Stall Protection Systems (SPS)

Stall Protection Systems (SPS)


Operating an aircraft in the stalled flight region can lead to loss of control. To prevent this from happening, aircraft certification requirements establish that the subject aircraft demonstrate sufficient stall warning margin and effectiveness.

Stall warning systems (SWS) and stall protection systems (SPS) are designed to satisfy the regulatory stall warning requirements.


Stick pushers were originally developed to address crashes in aircraft susceptible to Deep Stall - generally T tail configuration aircraft in which the airflow over the elevators would be blocked by the wing in the event of a stall, thus making the aircraft unrecoverable. The pusher was incorporated to prevent this by pushing the nose down in the event that the aircraft reached the triggering angle of attack (AoA). The system is found in many corporate and commercial pattern aircraft

How SPSs work

SPSs limit the actual aircraft AoA to a specific AoA. This is achieved by a "pusher system" (stick pusher) to forcibly reduce the angle of attack and prevent a stall. 

SPSs normally consist of at least two independent computers with two or more independent AoA sensors. Both computers must issue stall warnings, and both have to agree to push. Normally, the pilot is required to test the operation before every flight as it is preferrable to have SPSs that fail safe— with no push— than SPSs that push inadvertently.

A dual-channel SPS computer monitors the following inputs:

  • Angle of attack (AoA) - LH, RH angle of attack vanes;
  • Lateral acceleration = internal reference system (IRS);
  • Flap position; and
  • Pressure altitude - air data computers (ADCs)

The SPS uses these inputs to continuously calculate AoA trip points while in flight. The AoA trip points are biased with the lateral accelerometers (sideslip and skid), flap position and pressure altitude.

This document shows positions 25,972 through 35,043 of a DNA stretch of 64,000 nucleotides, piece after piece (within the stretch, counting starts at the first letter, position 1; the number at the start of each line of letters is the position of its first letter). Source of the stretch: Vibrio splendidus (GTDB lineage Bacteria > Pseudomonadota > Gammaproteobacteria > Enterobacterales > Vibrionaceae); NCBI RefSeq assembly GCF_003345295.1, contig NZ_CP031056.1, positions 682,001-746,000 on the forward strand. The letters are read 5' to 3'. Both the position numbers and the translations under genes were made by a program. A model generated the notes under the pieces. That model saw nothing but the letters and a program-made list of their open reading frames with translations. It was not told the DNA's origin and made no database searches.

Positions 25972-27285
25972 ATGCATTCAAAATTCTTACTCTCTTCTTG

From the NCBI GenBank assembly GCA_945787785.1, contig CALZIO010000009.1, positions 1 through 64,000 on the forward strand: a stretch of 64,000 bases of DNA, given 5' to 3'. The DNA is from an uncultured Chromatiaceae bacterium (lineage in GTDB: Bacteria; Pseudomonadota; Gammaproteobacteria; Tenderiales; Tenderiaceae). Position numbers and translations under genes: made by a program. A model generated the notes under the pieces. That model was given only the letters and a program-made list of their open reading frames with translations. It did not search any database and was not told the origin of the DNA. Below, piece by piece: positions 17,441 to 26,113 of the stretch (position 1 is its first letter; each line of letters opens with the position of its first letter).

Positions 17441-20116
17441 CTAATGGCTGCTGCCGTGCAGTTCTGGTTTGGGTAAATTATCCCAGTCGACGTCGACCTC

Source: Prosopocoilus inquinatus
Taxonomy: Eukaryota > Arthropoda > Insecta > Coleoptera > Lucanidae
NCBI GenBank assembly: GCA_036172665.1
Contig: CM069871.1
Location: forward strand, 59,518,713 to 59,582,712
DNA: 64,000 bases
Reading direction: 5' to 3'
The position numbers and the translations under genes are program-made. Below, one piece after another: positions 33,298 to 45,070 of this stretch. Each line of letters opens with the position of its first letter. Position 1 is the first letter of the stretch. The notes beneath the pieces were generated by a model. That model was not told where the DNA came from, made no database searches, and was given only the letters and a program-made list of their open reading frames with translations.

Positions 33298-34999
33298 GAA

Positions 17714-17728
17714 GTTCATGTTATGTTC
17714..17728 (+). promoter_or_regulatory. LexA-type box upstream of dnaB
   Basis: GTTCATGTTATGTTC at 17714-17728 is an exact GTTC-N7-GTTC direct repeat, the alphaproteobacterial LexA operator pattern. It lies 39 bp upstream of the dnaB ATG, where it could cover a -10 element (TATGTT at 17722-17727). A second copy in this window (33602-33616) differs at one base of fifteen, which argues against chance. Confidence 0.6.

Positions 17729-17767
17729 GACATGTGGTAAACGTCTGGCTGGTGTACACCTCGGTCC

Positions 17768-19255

SPSs allow pilots to extract maximum performance from the aircraft for any given set of flight conditions, without the risk of stalling or remaining in a high drag state for a prolonged period of time. The maximum AoA command may be scheduled as a function of aircraft configuration, aircraft icing state, flight conditions and other relevant parameters. The maximum AoA command cannot be readily overridden by the flight crew through inadvertent or habitual, reflexive action.

How they compare with SWSs

Stall warning systems (SWS) provide visual, audible, and/or tactile (stick shaker) indications to the pilot that the aircraft is approaching the stall AoA. SWSs do not affect the pilot's control of the aircraft, and as such, the pilot may elect to ignore the stall warning system and command the aircraft into the stall (or uncontrolled) flight region.

SPSs, conversely, prevent the aircraft from entering the stalled flight region by taking control of at least some of the flight control surfaces from the pilot and actuating the flight control surfaces to maintain the aircraft in the region below the stall AoA. Generally, stall protection systems prevent the aircraft AoA from exceeding the stall AoA so that the wing retains predictable lift characteristics and pilot manipulation of the control surfaces remains effective, with the exception that manipulation of the control surfaces that would cause the aircraft to exceed the stall AoA is prevented.

Editor's Note: The crew should initiate approved recovery techniques at the first indication of an impending stall.




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